Get your nicknames under control

Chances are you have multiple nicknames for different forums, IRC and IM. It might be a good idea to stick to a uniform set of nicknames so that people can find you. However, depending on whether or not you want to actually want to be known or if the nicknames are available, this might not be an option.

If you have any advice on how to get your online life under control, please drop me a note in the comments.

Why your online presence is important

This November marks 7 years of active Internet usage for me. Considering that the Internet arose in the 1980’s I’ll admit I was a good few years late on the spot. That being said, I’m happy to note that I was just in time to see the internet rise to the status of core infrastructure in our society that it has now. That, combined with the Web 2.0 movement makes the internet a very interesting place to be. In recent years the Internet has become an increasingly democratic medium, with anyone with a stable Internet having the capability to become not just the consumer, but also the creator of a variety of information.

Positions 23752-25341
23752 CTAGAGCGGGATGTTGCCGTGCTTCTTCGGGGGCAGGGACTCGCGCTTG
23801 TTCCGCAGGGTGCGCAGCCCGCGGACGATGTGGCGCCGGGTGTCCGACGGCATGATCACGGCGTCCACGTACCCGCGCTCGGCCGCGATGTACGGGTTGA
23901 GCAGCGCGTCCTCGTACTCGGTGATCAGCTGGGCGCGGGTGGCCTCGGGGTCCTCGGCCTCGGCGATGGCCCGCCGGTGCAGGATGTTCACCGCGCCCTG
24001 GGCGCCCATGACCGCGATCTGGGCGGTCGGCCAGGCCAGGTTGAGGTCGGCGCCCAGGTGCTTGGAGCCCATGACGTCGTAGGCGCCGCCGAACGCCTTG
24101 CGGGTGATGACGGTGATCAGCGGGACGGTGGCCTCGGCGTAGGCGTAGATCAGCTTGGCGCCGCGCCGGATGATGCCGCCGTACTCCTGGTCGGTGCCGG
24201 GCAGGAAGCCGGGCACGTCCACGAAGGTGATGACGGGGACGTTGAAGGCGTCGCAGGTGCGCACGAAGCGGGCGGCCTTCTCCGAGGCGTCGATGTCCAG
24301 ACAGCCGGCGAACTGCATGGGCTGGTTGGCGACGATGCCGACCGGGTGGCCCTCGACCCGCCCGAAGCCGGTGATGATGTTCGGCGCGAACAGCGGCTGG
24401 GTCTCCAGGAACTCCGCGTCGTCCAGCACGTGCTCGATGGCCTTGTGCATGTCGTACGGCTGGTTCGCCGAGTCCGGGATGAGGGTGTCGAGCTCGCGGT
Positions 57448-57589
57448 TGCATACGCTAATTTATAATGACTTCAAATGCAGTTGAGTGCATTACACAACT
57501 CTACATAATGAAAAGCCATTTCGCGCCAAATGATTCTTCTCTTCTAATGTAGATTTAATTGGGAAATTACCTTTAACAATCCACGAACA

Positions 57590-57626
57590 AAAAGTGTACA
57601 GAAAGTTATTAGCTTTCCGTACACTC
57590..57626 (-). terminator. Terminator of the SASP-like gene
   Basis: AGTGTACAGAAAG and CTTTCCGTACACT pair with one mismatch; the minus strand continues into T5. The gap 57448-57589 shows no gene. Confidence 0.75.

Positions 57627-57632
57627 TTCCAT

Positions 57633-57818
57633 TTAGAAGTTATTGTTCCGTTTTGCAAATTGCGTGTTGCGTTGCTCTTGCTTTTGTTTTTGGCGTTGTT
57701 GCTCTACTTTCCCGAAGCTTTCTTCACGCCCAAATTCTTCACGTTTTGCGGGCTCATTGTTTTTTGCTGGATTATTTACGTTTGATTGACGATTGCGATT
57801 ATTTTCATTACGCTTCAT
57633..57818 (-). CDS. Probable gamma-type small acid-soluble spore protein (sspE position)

It has only been over the past year or two that I’ve really started to take advantage of this inherently two-way aspect of the Internet. Having a online presence can be very useful nowadays and I would argue that it won’t be too long before having a website (or an ePortfolio) becomes as useful as a resume (and for some professions, even more useful). Being a computer scientist/engineer and part time web-designer, having an online presence is something I feel to be very important.

What is an online presence?